| Crime |

Dallas Security Agency Launches New Service For Victims of Domestic Violence

Before this morning, we had never heard of Reynolds Protection, a Dallas purveyor of bodyguards, or its owner, Chad Reynolds, who judging from his bio photo is roughly the size of a refrigerator. A very bald, imposing refrigerator. But this morning Reynolds Protection sent around a press release announcing the launch of Protecting Hands, " a service designed to help victims of domestic abuse defend themselves against their aggressors."

Protecting Hands is designed to help victims of abuse pack their belongings safely, escort them to and from court meetings, assist in supervised visitation or post "an armed guard at your residence denying entry to the spouse," the website says. It features a somewhat tasteless photo of a terrified-looking woman, mascara smeared underneath her eyes, cowering in a corner as the blurred image of a person holding what looks like a glass approaches her. Underneath the image, their promotional blurb reads:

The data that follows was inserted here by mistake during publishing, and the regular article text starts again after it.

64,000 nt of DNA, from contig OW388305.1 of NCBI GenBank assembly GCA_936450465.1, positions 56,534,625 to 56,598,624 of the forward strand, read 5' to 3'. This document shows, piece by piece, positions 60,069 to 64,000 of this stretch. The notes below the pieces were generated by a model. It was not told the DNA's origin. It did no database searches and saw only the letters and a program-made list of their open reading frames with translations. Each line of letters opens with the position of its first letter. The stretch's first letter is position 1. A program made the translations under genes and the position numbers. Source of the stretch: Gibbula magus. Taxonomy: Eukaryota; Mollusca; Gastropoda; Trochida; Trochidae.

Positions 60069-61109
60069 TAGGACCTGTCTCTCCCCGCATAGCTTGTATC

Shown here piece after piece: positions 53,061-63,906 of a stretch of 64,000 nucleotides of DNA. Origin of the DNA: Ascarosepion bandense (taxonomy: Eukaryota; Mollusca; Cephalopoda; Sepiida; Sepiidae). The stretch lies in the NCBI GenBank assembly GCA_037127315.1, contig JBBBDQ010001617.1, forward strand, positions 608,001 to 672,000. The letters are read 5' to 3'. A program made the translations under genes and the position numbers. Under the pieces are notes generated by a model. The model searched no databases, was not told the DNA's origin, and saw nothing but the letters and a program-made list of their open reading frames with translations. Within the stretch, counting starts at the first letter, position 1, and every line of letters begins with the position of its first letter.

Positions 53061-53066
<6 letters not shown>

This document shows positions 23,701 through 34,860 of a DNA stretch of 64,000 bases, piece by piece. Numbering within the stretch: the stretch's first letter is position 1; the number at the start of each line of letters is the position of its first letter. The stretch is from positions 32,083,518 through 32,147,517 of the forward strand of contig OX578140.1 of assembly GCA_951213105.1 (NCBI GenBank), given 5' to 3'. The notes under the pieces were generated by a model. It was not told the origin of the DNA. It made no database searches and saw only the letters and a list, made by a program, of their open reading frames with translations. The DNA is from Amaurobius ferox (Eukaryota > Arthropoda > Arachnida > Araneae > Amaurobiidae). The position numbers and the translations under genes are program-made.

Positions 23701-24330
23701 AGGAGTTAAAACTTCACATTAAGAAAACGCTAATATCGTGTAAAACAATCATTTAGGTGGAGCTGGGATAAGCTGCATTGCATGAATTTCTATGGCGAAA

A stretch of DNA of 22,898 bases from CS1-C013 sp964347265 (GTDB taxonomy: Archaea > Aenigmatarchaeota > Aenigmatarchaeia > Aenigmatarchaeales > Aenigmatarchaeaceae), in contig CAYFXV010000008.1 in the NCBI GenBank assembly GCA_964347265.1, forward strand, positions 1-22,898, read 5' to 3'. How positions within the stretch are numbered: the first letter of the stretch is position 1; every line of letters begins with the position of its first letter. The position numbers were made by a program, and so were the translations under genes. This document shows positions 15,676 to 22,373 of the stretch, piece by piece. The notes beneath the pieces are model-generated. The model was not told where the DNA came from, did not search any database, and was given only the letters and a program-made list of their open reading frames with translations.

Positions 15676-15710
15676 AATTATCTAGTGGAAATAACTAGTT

You're being abused. You're terrified. You want to leave. But you're just too afraid to take the leap. Reynolds Protection wants to take your hand and walk with you to your new life. Providing security for only the ridiculously Rich and pampered Famous is not what we are about. We are about one thing -- Protecting Lives.

Whether it's escorting you to your home to pack your belongings, escorting you into the Divorce Court or even standing guard outside your home -- You can rest easily knowing that we are here for you. If you want our services but cannot afford us -- please contact us and tell us your situation to see if you qualify for financial assistance. We sponsor two free cases per month.

Our officers are trained in sensitivity and we handle all assignments with extra caution to never provoke, anger or bully the alleged suspect.

Battered women who seek help from private security companies because they feel inadequately protected by the legal system aren't a new phenomenon. As far back as 1992, The New York Times was reporting a partnership between a security firm in Milwaukee and the local Task Force on Battered Women. Security companies in Seattle and California already offer specific domestic violence services.

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